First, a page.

What Are Dental Bridges and Who Needs Them?

A missing tooth due to natural causes, medical conditions, or injury may have you exploring different options to restore your smile. After all, you do not want to live with an unsightly gap in your mouth. Besides, a missing tooth or teeth can cause discomfort in your jaw, pain when chewing, or other problems resulting from a change to your bite. 


Fortunately, you have several solutions to this problem. One of the most common solutions is a dental bridge. But before you get a dental bridge, you need to understand what it is, how it works, and whether it is the right solution. 


What Are Dental Bridges?


A dental bridge is an artificial tooth made up of two or more dental crowns fixed on both sides of the gap. It bridges the gap created by one or more missing teeth. The dental bridge uses a fake tooth to take the missing tooth’s place in the mouth. 


The natural teeth adjacent to the abutments, or missing teeth, provide support for the artificial tooth with the help of crowns placed onto the natural teeth. You can get dental bridges to replace more than one tooth. But as the number of false teeth increases, so does the number of abutments.


Types of Dental Bridges


If you have one or more missing teeth, your dentist will recommend one of the following types of bridges:


  • Traditional Bridges


These consist of one or more artificial teeth held in place by crowns cemented onto abutment teeth on each side of the gap. They are the most popular type of dental bridge. They require natural teeth on either side of the gap resulting from the missing tooth. Also, they are strong enough to replace molars.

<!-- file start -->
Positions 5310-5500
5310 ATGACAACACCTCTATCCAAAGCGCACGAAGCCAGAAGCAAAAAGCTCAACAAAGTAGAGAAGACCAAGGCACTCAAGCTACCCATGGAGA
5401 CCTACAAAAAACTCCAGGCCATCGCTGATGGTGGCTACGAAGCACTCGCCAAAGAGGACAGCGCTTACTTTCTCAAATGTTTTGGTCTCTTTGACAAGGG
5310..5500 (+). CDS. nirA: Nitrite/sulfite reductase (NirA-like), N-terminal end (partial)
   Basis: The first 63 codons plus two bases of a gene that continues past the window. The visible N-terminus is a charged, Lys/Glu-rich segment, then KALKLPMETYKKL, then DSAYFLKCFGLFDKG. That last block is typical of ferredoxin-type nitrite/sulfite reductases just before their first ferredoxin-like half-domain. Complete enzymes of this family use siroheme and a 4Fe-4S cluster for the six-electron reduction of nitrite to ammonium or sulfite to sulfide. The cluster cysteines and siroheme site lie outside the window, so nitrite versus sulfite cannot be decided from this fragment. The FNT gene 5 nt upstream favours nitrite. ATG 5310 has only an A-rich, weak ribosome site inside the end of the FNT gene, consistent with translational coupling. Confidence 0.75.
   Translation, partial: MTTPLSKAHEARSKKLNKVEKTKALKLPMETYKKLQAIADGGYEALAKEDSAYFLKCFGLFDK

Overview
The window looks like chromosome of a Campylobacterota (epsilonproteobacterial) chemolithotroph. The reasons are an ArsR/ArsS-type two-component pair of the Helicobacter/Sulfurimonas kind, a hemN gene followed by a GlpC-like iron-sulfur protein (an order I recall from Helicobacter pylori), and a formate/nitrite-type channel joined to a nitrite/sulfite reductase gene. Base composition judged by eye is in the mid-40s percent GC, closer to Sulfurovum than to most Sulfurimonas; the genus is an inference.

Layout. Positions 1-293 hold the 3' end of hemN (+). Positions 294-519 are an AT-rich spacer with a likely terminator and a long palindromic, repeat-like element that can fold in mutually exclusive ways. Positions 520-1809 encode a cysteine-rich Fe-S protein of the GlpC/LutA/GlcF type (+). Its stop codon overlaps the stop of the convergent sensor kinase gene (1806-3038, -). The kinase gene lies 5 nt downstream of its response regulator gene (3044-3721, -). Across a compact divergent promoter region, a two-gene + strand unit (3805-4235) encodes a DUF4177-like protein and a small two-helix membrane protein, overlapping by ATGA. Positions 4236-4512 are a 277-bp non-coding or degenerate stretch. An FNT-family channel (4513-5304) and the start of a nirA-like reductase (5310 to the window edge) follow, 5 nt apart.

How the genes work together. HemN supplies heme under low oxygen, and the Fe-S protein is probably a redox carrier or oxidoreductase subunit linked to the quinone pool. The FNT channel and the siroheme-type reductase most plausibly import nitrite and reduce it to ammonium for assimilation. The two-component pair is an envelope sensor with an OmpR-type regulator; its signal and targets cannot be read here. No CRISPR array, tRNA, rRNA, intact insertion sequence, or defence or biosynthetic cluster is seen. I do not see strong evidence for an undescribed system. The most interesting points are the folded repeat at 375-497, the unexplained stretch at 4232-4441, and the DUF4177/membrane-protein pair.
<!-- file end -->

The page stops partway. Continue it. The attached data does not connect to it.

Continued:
• Cantilever Bridges


These are like traditional dental bridges, with one exception. The dentist attaches the artificial tooth to an abutment on just one side of the gap instead of both sides. Hence, they only require just one natural tooth adjacent to the gap resulting from the missing tooth.


  • Implant-supported Dental Bridges


This dental bridge gets its support from an implant rather than tooth abutments. Your dentist will surgically place the implant in your jawbone before cupping it with a dental crown. 


  • Maryland Dental Bridges

These bridges use abutments on either side of the false tooth to support the bridge, just like traditional bridges. But unlike conventional bridges, they do not use dental crowns. Instead, a framework of porcelain and metal extensions cemented onto the abutment teeth supports the false tooth.


Who Needs Dental Bridges?


Dental bridges can provide an ideal solution if you have a missing tooth or several missing teeth. Your teeth work together. So, if you have one or more missing teeth, the teeth adjacent to the gap can start moving into the gap. That can lead to bite problems, self-consciousness, chewing difficulties, and pain caused by excess stress on your jaw and teeth.




Are you missing one or more teeth? If so, you are not alone. The American College of Prosthodontics estimates that roughly 178 million people in the U.S. are missing at least one tooth. So talk to your dentist about the options available to restore your smile. 


For more on dental bridges, visit Reaves Dental at our New Hartford, New York office. Call 315-736-0139 today to schedule an appointment.

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